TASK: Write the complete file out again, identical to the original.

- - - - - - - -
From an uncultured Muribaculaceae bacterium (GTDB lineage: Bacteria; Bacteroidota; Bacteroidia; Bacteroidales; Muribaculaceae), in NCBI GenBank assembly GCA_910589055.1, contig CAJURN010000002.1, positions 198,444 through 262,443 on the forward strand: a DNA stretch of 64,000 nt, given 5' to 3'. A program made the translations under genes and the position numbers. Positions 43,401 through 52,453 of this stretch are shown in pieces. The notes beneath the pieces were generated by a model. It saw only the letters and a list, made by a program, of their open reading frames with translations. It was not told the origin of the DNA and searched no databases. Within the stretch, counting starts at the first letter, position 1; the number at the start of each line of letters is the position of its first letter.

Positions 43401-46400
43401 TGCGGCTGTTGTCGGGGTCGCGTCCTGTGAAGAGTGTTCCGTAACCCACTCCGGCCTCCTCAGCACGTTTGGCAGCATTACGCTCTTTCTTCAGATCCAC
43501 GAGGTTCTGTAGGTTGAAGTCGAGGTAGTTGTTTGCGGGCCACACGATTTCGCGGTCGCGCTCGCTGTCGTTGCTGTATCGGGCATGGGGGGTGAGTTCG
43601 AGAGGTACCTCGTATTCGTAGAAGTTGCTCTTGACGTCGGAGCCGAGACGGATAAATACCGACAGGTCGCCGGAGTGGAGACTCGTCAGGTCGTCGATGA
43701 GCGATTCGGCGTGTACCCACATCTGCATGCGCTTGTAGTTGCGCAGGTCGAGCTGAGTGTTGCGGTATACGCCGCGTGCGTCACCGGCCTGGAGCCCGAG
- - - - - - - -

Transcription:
From an uncultured Muribaculaceae bacterium (GTDB lineage: Bacteria; Bacteroidota; Bacteroidia; Bacteroidales; Muribaculaceae), in NCBI GenBank assembly GCA_910589055.1, contig CAJURN010000002.1, positions 198,444 through 262,443 on the forward strand: a DNA stretch of 64,000 nt, given 5' to 3'. A program made the translations under genes and the position numbers. Positions 43,401 through 52,453 of this stretch are shown in pieces. The notes beneath the pieces were generated by a model. It saw only the letters and a list, made by a program, of their open reading frames with translations. It was not told the origin of the DNA and searched no databases. Within the stretch, counting starts at the first letter, position 1; the number at the start of each line of letters is the position of its first letter.

Positions 43401-46400
43401 TGCGGCTGTTGTCGGGGTCGCGTCCTGTGAAGAGTGTTCCGTAACCCACTCCGGCCTCCTCAGCACGTTTGGCAGCATTACGCTCTTTCTTCAGATCCAC
43501 GAGGTTCTGTAGGTTGAAGTCGAGGTAGTTGTTTGCGGGCCACACGATTTCGCGGTCGCGCTCGCTGTCGTTGCTGTATCGGGCATGGGGGGTGAGTTCG
43601 AGAGGTACCTCGTATTCGTAGAAGTTGCTCTTGACGTCGGAGCCGAGACGGATAAATACCGACAGGTCGCCGGAGTGGAGACTCGTCAGGTCGTCGATGA
43701 GCGATTCGGCGTGTACCCACATCTGCATGCGCTTGTAGTTGCGCAGGTCGAGCTGAGTGTTGCGGTATACGCCGCGTGCGTCACCGGCCTGGAGCCCGAG